DO or MAKE – The difference between them.
The verb DO can be either an auxiliary (helping) verb or a main verb.
1. As an auxiliary verb, DO has no particular meaning. It is used mainly for forming questions.
- Do you like coffee?
- Do you go on holiday every year?
– – – – – – – – – – – – – – –
2. As a main verb: DO is used for actions in general, without necessarily specifying what the action is:
- I want to do something.
- What shall we do tomorrow?
3. DO is used for an activity which doesn’t actually produce anything tangible:
- Are you doing well with your studies?
- I get tired of doing the same thing every day.
4. DO is used for work, jobs and professions:
- What do you do for a living? (What is your job?)
- Have you done your homework yet?
The verb MAKE is always a main verb, never an auxiliary.
1. MAKE usually means to produce or construct something physical:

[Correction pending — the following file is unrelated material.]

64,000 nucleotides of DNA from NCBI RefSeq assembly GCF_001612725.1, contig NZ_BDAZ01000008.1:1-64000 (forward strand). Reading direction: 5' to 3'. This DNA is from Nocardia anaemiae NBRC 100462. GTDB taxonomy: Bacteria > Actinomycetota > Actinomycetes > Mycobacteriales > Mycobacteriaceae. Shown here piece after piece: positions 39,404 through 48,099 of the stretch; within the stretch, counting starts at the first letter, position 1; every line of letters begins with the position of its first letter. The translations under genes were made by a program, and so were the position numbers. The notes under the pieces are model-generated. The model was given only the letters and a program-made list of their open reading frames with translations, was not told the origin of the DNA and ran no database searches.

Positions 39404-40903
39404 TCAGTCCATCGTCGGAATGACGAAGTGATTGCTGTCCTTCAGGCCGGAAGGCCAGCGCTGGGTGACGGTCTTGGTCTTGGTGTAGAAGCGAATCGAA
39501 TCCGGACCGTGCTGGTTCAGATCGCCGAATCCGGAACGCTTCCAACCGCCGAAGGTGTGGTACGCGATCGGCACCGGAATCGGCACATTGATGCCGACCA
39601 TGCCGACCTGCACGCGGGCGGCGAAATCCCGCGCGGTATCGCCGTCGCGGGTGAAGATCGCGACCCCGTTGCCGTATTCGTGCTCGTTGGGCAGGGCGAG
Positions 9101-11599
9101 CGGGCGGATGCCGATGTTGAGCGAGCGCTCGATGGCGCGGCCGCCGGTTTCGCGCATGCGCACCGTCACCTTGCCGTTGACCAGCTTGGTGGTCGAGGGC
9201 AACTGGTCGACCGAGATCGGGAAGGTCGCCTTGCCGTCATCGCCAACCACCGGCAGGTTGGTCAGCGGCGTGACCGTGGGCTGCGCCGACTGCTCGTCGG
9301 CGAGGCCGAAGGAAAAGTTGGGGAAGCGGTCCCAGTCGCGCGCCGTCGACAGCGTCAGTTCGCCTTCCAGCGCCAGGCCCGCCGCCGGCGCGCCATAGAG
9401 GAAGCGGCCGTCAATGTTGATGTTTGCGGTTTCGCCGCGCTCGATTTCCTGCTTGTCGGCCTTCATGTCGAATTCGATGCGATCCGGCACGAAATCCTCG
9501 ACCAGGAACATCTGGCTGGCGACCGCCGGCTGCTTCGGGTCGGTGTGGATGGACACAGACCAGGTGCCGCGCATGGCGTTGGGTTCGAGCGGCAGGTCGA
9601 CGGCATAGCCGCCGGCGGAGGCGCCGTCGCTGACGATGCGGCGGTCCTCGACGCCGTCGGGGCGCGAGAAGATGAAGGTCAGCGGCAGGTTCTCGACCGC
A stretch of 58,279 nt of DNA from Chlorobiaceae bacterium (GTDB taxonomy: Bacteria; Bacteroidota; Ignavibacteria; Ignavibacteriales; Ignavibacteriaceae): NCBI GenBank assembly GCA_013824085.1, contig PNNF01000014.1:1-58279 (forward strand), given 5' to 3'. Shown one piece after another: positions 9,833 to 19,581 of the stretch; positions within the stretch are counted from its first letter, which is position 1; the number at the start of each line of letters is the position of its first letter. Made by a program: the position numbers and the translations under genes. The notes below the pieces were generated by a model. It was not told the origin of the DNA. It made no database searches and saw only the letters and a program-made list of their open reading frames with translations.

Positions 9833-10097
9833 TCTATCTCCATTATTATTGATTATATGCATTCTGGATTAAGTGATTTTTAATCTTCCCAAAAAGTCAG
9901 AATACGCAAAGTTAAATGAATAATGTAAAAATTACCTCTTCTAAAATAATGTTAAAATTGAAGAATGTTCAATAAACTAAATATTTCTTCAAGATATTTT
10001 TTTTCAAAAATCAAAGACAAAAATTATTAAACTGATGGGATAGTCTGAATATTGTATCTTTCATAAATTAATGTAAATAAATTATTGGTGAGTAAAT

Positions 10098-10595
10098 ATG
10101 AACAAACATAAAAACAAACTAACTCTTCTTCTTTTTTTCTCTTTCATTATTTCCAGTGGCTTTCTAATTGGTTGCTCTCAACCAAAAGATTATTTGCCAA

- I made a pizza for dinner.
- This car was made in Italy.
2. MAKE is used to say what material an object is fabricated from:
- This table is made from wood.
- My new dress is made of cotton and polyester.
3. We also use MAKE to say where something has been manufactured:
- For example: Made in China.
4. Be careful however, because MAKE is quite often used in expressions where we are creating something that is not a tangible object.
- To make a fuss.
- To make an idiot of yourself.
Some expressions with DO
|do good||do harm||do a favour|
|do well||do badly||do business|
|do the shopping||do your job||do a course|
|do your homework||do the dishes||do a test|
Some expressions with MAKE
|make an excuse||make a noise||make a profit|
|make a suggestion||make peace||make war|
|make an offer||make a phone call||make changes|
|make a complaint||make an effort||make a decision|
|make money||make the bed||make someone happy|